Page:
Best Director, as a general rule of thumb, is often decided or at least pointed towards in the DGAs (Directors' Guild Awards).
In the same way you can tell how the Best Picture category is going to go from the PGAs (Producers' Guild Awards), it's often the case where one follows the other. Next Sunday, the Directors' Guild of America will announce their winner, with the likelihood being that the winner there will be the winner of Oscars night.
Before we get into parsing the category itself, here's who's on the ballot.
- Martin Scorsese - 'The Irishman'
- Quentin Tarantino - 'Once Upon a Time in Hollywood'
- Bong Joon Ho - 'Parasite'
- Sam Mendes - '1917'
- Todd Phillips - 'Joker'
Best Director feels like an easier category to call this year, primarily because the nominees definitely more distinct than they have in years. Quentin Tarantino, well, he was always going to be nominated as was Martin Scorsese. Sam Mendes' skill and precision in '1917' was always going to be a solid nomination, as was Bong Joon Ho in 'Parasite'. Todd Phillips directing the most-talked about movie of the year was also just as likely.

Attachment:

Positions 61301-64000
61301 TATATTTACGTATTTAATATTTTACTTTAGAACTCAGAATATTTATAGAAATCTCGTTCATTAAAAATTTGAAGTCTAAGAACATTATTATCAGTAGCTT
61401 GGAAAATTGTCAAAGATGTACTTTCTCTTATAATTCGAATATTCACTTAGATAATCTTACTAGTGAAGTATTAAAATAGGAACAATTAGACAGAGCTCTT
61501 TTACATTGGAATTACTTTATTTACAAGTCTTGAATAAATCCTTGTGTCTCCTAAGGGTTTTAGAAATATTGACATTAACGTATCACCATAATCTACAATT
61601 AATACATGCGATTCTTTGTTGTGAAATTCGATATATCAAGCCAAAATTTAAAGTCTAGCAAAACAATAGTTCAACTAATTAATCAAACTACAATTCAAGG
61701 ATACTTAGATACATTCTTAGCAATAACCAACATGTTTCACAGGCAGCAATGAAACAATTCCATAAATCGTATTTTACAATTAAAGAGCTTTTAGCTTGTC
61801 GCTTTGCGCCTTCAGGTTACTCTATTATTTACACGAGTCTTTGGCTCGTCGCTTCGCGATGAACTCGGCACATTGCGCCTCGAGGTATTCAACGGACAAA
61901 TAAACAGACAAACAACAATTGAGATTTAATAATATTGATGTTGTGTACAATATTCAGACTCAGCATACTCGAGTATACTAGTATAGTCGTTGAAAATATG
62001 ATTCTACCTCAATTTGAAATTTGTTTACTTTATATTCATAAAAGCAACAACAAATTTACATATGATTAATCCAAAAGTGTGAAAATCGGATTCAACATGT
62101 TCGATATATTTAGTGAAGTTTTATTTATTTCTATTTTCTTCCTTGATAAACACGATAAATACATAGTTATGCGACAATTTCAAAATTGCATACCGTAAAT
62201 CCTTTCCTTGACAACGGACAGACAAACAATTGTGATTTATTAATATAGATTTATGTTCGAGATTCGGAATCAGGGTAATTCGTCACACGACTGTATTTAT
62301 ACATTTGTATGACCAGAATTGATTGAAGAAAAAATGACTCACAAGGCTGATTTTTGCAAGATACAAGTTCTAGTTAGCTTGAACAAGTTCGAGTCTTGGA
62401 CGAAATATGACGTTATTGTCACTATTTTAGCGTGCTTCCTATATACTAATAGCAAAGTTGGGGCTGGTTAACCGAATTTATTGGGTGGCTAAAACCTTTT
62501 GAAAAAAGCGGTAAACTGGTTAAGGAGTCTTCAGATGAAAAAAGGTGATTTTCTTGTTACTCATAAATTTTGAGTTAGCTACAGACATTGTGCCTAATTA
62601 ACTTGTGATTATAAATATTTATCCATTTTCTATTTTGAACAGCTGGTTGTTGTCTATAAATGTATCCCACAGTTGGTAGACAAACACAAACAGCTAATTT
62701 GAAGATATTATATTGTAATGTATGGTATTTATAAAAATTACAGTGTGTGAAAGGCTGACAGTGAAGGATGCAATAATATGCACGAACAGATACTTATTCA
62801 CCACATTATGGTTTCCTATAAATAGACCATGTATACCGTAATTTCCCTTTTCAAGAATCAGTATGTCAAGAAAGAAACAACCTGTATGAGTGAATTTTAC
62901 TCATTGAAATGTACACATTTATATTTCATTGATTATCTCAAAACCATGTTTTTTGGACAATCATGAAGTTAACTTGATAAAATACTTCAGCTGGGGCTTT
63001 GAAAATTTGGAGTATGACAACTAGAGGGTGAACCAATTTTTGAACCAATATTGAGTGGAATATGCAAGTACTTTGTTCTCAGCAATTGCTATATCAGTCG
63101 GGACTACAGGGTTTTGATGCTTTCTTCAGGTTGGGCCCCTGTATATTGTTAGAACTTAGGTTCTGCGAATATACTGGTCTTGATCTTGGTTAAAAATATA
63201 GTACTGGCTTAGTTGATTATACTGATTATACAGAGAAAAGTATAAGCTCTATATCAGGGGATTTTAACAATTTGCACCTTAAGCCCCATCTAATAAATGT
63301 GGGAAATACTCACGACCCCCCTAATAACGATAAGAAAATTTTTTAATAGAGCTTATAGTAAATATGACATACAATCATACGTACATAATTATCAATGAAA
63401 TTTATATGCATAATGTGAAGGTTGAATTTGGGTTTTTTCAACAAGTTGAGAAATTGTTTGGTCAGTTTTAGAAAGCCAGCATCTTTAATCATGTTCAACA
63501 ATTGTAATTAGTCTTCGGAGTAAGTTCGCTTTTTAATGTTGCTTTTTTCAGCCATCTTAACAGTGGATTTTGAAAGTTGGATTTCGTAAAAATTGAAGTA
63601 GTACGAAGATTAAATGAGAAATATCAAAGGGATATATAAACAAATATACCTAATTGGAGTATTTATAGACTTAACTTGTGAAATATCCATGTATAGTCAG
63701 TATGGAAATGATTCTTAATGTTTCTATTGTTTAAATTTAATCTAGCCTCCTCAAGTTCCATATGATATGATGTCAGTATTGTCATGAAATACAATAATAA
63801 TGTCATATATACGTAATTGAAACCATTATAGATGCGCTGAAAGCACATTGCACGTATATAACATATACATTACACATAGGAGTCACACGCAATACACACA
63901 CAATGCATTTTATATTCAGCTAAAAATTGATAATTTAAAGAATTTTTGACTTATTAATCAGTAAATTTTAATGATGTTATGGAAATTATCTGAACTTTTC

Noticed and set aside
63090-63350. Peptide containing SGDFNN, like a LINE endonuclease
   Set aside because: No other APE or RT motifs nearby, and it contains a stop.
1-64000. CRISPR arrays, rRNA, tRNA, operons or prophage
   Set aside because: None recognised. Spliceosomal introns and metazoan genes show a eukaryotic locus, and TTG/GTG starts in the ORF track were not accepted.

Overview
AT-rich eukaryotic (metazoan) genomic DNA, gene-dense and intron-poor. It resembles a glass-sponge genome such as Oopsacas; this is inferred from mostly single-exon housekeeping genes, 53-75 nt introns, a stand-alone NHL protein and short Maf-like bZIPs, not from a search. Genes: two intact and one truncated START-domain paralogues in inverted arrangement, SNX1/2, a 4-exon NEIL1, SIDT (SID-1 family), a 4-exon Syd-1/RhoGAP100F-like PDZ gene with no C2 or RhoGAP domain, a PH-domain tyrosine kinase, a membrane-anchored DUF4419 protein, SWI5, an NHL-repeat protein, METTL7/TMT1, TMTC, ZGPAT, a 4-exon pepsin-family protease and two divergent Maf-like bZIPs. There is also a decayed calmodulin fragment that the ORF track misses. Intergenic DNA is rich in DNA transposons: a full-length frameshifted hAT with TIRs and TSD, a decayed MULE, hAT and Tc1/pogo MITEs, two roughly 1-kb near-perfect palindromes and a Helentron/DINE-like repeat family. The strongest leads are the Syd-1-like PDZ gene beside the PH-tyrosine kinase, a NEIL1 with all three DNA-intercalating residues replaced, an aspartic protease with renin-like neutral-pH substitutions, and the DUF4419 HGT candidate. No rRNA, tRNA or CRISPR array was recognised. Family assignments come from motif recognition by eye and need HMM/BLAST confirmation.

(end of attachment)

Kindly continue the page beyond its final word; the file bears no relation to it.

In a way, this cuts to the heart of the problems people had with this year's nominees - it all went largely as expected. There was no real shock or surprise with any of it. In the same way that the DGA winner will most likely determine the winner here, this all feels too rehearsed and pre-ordained. Sam Mendes is far and away the favourite to win, and it's easy to see why. For one, '1917' was a technical achievement.
You only need to have a look around Film Twitter and see the amount of times that video of the trench sprint with George Mackay has been shared. Not only that, directors are always inclined to vote for the kind of movie that '1917' is. It's a fiercely made, precisely executed movie with a strong emphasis on setpieces and editing. 'Joker', for all the talk of the cinematography and guiding Joaquin Phoenix's performance to what we saw, didn't have that.
Martin Scorsese, sadly, is likely to come away from this with empty hands. For one, 'The Irishman' doesn't have the same kind of buzz that others in this category have, primarily because it's a Netflix movie. Yes, it's a meeting of Al Pacino, Robert DeNiro and Joe Pesci on screen and it's Scorsese's most ruminative, fascinating movie in years - but it's still a Netflix movie, and given how 'Roma' and its Oscar campaign garnered such controversy - even bringing Steven Spielberg out of an editing bay to slap it around - it's unlikely anybody can stomach a repeat of that.
No, the likely winner on the night will be Sam Mendes for '1917', and as far as deserving goes, he's definitely the most deserving candidate in the running this year.